INDUSTRIAL TITAN THAT IT IS, General Electric has always seemed uncomfortable with the vagaries of the entertainment industry. Oh sure, owning NBC was OK, so long as the network minted money the way its parent churns out hardware.
But entering 2006, the company finds itself presiding over an unruly showbiz menagerie, contending with rumblings about being a tightwad after Viacom outbid it for DreamWorks, as well as with a molting Peacock and the unpredictability of 800-pound gorillas.
That “King Kong” has fallen short of gargantuan expectations represents one of the few setbacks associated with GE’s acquisition of Universal, which, with its choice cable holdings and solid studio performance, has helped soften the blow associated with NBC’s ratings downturn. In fact, the network’s lot would have looked considerably worse were it not obscured within a larger enterprise.
GE long resisted the siren song and uncertainties of the movie business, so how the company responds to disappointment should be intriguing. On the plus side, it’s not entirely clear how harshly losing out on DreamWorks will be judged in hindsight given the lack of clarity as to what, exactly, Viacom bought.
Nevertheless, GE has discovered that movie fauna can be harder to tame than the TV variety, as evidenced by what Time not-too-hyperbolically called the “wretchedly excessive” nature of Peter Jackson’s “Kong.” (A similar debate could easily ensue over the message-vs.-thriller quotient in Steven Spielberg’s “Munich,” but let’s sidestep that minefield for now.)
THERE’S NO DENYING JACKSON’S PASSION, but the director’s determination to release the film at a dulling three-hour-plus length was less an act of artistic integrity than creative self-indulgence. And even with Jackson’s well-deserved clout, it’s hard to imagine anyone saying, “Peter, I wouldn’t cut a frame from the first 70 minutes, before you see the ape. Oh, and Jack Black as a 1930s impresario? Very convincing!”
More immediate issues, meanwhile, surround NBC. The network is at a major crossroads, beginning with this week’s revamp restoring its Thursday lineup to a two-hour comedy block against a temporarily “Survivor”-free CBS. That will be followed by the Winter Olympics in February and the inevitable attempt to use that springboard (a Summer Games metaphor, actually) to vault into the spring.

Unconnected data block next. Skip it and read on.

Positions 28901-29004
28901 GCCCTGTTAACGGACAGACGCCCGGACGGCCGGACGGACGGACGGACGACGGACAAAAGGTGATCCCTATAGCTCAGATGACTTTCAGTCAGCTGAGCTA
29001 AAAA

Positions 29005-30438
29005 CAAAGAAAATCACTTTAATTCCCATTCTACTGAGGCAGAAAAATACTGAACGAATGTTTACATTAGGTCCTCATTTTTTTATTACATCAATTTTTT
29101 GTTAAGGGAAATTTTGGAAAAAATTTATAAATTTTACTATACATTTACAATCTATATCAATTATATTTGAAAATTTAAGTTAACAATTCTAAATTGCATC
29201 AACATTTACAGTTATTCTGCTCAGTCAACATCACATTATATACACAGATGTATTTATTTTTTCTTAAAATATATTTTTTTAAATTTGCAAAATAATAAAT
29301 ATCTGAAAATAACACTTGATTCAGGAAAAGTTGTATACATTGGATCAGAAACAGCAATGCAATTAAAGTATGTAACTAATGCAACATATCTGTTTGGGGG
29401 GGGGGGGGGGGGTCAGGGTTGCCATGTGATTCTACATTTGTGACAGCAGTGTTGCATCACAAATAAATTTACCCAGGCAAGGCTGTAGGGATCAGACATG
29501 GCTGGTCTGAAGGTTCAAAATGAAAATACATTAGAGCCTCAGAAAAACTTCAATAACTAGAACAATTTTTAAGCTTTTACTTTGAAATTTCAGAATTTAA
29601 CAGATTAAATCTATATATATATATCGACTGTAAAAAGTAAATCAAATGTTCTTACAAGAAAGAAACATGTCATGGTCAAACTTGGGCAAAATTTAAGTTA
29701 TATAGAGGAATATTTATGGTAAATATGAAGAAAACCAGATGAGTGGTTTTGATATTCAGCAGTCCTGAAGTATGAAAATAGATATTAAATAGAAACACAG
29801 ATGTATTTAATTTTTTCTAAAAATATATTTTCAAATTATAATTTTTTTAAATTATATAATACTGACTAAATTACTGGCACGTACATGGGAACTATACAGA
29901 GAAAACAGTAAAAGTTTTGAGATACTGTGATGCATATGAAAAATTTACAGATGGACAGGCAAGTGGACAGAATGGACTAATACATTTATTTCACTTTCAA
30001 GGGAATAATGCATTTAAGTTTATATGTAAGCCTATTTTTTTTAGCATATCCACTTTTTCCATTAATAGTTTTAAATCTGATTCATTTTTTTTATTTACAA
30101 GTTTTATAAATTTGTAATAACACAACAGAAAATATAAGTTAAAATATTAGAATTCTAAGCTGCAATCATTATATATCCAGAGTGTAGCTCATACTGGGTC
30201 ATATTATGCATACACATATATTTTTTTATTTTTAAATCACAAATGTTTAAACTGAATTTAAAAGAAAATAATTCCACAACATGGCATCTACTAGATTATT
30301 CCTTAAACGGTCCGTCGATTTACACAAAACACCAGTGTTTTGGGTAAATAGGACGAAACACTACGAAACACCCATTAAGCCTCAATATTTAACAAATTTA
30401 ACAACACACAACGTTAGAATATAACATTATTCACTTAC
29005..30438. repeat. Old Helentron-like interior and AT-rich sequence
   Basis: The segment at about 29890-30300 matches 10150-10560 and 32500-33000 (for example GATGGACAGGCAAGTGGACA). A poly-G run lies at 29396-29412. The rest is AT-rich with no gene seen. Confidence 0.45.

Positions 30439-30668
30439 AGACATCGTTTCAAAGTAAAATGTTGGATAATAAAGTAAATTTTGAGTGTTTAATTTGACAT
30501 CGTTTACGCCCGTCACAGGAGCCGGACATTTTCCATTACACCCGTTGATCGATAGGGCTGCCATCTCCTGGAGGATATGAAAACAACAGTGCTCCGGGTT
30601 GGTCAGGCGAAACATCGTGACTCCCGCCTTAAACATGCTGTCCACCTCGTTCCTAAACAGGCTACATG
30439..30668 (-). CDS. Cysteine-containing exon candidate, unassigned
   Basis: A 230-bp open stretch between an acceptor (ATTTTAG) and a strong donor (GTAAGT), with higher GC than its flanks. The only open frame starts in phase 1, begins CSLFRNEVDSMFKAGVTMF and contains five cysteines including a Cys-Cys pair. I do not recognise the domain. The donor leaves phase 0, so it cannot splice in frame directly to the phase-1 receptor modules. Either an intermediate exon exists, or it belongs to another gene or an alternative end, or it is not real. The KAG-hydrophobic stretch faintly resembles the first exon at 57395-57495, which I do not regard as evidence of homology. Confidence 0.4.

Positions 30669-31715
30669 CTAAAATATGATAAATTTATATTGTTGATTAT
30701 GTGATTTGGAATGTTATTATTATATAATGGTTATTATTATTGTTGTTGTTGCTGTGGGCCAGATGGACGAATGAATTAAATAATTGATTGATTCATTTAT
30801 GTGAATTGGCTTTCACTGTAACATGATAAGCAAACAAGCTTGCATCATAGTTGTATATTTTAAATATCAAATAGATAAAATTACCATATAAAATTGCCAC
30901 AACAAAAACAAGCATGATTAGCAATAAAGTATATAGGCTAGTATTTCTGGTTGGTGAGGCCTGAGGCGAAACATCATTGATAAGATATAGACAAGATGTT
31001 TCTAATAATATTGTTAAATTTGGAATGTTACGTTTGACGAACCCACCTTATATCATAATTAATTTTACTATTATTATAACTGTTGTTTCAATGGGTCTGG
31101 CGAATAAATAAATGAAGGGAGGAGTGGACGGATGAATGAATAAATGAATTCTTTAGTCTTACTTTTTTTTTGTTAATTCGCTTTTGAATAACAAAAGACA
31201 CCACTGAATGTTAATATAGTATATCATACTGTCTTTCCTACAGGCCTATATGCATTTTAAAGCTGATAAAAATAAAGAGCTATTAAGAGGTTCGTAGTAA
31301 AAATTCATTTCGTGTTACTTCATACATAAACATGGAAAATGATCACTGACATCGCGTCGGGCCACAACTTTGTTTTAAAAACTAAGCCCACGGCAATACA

NBC’s promos have drawn comparisons to the “Must-See TV” of old — flashing titles like “Cheers” and “Seinfeld.” “For 20 years, NBC has set the standard for quality comedy on Thursday night,” announcer guy intones. “Now, it’s time to welcome some new ones.” Unfortunately, as good as the U.S. version of “The Office” is, it’s also indicative of what’s currently plaguing comedy — namely, the struggle to wed creative merit with commercial viability.
Besides, living in the past won’t resonate with younger audiences; rather, NBC’s hoped-for turnaround will likely begin with dumb luck from unexpected sources, such as “Deal or No Deal,” the gameshow whose promising pre-Christmas run represents the kind of “What the hell?” mindset that catapulted ABC back into the thick of things. That said, network execs would be wise to avoid “The Apprentice” misstep again, betting the whole enchilada on a product with a limited shelf life.
THE GOOD NEWS FOR NBC UNIVERSAL is that the company possesses a dazzling array of assets, some of which (including USA and Sci Fi) offer huge returns if managed properly. The real issue is that everything with “NBC” in its name needs a little mouth-to-beak resuscitation, as Microsoft offloads MSNBC while sibling CNBC — which has often seemed every bit as rudderless — braces for competition from Fox News.
NBC has already made one very savvy move by plunging back into pro football, acquiring Sunday-evening games starting this fall, freeing up its development to shore up other nights. The deal also demonstrates a willingness to spend strategically, as GE has on the Olympics — a stomach-churning proposition for corporate suits that will be necessary going forward.
Surveying the kingdom, there’s plenty to be done, and it’s doable, but there’s also a long way to go before finding a light bulb at the end of the tunnel. In the interim, the best advice is to keep investing in the asset, lower expectations and resist the temptation to crow over puny victories until there’s truly cause to do some chest pounding.